Data Mining VS Predictive Analytics: Detailed Comparison

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What unites your company and, say, Apple? The answer is – the desire to attract the maximum number of customers while also retaining regular clients.

In this regard, Big Data has become more prevalent in the current business world.

Source: Unsplash by @franki

But to make the most of data oceans, companies have to make sense of all those valuable insights. Predictive analytics and data mining are what help businesses to look into the future and obtain critical information. This way, you can predict and shape customer behaviors, forecars sales patterns and other trends.

Both predictive analytics and data mining address data-driven objectives. Yet, those two notions are not the same. So today, we’re looking at the difference between data mining and predictive analytics so you can do well out of each.

What Is Data Mining?

Data mining or knowledge discovery in data (KDD) is the process of analyzing heavy volumes of data to discern trends and patterns valuable for the company. These patterns lay the ground for effective management decisions and optimization of business processes.

From a technical perspective, data mining relies on three pillars:

  • Mathematical statistics – empowers most data mining techniques, e.g. cluster analysis, regression analysis, discriminant analysis, etc.;
  • Artificial Intelligence – helps replicate a human neural network in digital form;
  • Machine learning – a combination of statistics and artificial intelligence to help computers understand the data they are processing and choose the most suitable analytics method.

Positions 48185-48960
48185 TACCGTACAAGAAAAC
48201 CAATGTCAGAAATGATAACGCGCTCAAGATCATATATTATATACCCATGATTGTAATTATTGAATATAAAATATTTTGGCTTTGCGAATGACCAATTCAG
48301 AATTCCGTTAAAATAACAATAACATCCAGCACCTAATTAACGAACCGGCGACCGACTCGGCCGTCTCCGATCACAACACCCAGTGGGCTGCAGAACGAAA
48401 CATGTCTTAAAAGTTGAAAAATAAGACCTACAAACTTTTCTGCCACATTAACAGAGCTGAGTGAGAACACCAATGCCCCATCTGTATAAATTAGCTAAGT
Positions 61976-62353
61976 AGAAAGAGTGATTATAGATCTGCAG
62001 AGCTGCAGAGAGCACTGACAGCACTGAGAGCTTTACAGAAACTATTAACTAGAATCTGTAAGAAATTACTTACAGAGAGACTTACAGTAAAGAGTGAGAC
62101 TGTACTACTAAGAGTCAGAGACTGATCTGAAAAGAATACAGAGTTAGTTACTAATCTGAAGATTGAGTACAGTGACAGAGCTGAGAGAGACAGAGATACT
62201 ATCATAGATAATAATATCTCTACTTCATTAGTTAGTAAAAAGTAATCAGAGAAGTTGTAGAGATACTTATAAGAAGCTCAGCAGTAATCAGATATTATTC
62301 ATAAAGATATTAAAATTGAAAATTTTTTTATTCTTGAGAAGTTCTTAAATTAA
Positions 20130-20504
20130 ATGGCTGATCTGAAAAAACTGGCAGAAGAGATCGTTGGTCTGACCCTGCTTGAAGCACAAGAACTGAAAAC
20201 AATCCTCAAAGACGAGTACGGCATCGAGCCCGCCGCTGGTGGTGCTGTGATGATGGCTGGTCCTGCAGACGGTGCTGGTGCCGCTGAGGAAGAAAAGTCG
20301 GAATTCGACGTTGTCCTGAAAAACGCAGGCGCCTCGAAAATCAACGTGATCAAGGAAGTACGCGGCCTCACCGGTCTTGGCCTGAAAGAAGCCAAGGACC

How Data Mining Works: Process Steps

KDD encompasses a holistic process that is amplified with a wide range of data techniques, including clustering, association, and sequential pattern analysis as well as decision trees. 

But no matter the algorithm, the whole lifecycle can be divided into seven main steps. 

  1. Data cleaning – to discard noisy, incomplete, or erroneous data.
  2. Data integration – to combine information from multiple sources.
  3. Data reduction – to glean relevant and useful data from a large dataset.
  4. Data transformation – to convert into forms suitable for mining.
  5. Data mining – using intelligent methods to uncover patterns in the data. 
  6. Pattern evaluation – to identify potentially useful, easy-to-understand patterns as well as patterns that support hypotheses.
  7. Knowledge representation – presented information in an appealing way using knowledge representation and visualization techniques (reports, tables, etc.)

Real-World Use Cases Of Data Mining

Data Mining techniques prove useful in a great number of industries. E-commerce, fintech and IT are among the most popular enthusiasts of knowledge discovery. Data Mining tools enable analysts to address the following targets:

  1. Customer segmentation

By tapping into customer data and identifying similar characteristics among consumers, companies can deliver personalized marketing efforts that address the unique needs of a particular customer group.

  1. Market basket analysis

Data mining is used here to uncover associations between items. Thus, if you buy a new pair of jeans, you’re likely to buy a belt to go with the chosen item. 

  1. Sales forecasting

KDD is also used to predict when a customer will buy a product again in the future. It is done to estimate the number of products or services a company will sell within a certain time period.

  1. Fraud detection

By collecting samples of historical data (i.e. fraudulent and authentic reports), businesses will be able to spot suspicious activity before it wreaks havoc. 

What Is Predictive Analytics?

Predictive analytics is a form of intelligent data analysis that uses statistics, data science, machine learning, and other techniques to predict future trends and patterns. At first sight, the definition looks the same as data mining.